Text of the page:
Datametrics has named James D. Sturgeon Jr. vice president of operations. Sturgeon, 55, was previously vice president of operations at Resdel Engineering Corp. in Arcadia. Datametrics is a Chatsworth maker of printers for the military.
BUSINESS
December 10, 1986
Dwight F. Ryan was named president of Xerox Corp.'s special markets group, headquartered in El Segundo. The new group will develop, manufacture and market entry-level and specialized products such as electronic typewriters, engineering copiers, graphics equipment and printers.
BUSINESS
July 18, 1985
The Thousand Oaks-based company said it reduced retail prices on its personal computers up to 49%. The company's top-selling model, a transportable computer with two disk drives, was cut in price to $1,495 from $2,795. Randy Rodman, a company spokesman, said Corona took the step because "the market is soft, and it's a good way to increase business." Corona, however, did not lower the price of its laser printers or multiuser computers.
NEWS
October 2, 2013 | By Carren Jao
DIYers, bibliophiles, buyers or makers of handmade crafts - actually, anyone who appreciates the tangible results of the printing process - can rejoice at the annual Printers Fair, Oct. 5 at the International Printing Museum in Carson. “Printing, graphics and paper are all around us but we never think about it,” said Mark Barbour, curator and founding director of the museum. At the fair, he said, “those worlds come alive. Visitors can really get hands-on in the process and it's magic.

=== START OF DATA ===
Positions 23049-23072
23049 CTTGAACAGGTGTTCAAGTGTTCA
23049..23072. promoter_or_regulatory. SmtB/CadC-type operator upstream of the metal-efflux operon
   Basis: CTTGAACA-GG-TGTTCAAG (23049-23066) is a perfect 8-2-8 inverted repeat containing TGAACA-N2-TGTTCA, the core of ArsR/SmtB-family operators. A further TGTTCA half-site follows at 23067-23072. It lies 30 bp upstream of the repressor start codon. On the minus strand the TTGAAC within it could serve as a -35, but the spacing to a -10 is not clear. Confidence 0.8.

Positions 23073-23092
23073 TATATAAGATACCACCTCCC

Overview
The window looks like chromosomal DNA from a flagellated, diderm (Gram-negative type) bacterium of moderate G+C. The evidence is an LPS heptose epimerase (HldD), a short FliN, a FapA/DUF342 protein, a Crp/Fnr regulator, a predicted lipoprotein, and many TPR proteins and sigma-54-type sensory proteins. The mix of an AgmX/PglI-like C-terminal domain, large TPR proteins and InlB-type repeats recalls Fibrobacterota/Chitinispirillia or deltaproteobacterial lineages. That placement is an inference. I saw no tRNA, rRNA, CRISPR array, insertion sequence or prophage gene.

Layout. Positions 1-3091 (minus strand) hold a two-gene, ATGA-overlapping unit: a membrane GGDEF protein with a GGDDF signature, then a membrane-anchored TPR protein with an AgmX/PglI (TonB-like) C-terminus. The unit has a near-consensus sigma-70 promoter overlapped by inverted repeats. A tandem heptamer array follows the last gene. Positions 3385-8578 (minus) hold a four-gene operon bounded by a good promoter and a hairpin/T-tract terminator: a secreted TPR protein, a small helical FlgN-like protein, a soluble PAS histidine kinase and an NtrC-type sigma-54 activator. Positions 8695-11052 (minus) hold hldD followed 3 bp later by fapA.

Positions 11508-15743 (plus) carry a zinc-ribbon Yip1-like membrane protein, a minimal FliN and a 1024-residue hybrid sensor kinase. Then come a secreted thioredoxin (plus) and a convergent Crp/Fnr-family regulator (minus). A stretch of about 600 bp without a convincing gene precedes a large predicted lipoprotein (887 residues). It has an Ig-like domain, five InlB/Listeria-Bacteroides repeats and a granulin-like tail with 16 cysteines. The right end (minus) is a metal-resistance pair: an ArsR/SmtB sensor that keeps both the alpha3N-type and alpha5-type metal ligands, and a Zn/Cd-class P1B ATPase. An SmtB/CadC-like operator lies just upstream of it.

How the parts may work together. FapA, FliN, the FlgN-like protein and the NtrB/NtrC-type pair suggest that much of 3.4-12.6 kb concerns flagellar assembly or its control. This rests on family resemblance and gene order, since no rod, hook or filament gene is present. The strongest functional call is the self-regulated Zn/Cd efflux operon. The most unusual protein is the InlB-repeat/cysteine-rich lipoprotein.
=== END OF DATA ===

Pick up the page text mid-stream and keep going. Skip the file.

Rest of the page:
BUSINESS
September 30, 2013 | By Shan Li
NASA is planning to send a 3-D printer into space and use it as a mini factory to churn out tools and instruments, sparing astronauts the hassle of lugging spare parts on each mission, according to a report. The printer is slated to go into space in the fall of 2014 on a supply mission, Associated Press said. NASA engineers envision a time when 3-D printers can print virtually any part that is needed and avert potential catastrophes in outer space. PHOTOS: Best states for doing business in 2013 "Any time we realize we can 3-D print something in space, it's like Christmas," Andrew Filo, a consultant with NASA on the printing project, told AP. "You can get rid of concepts like rationing, scarce or irreplaceable.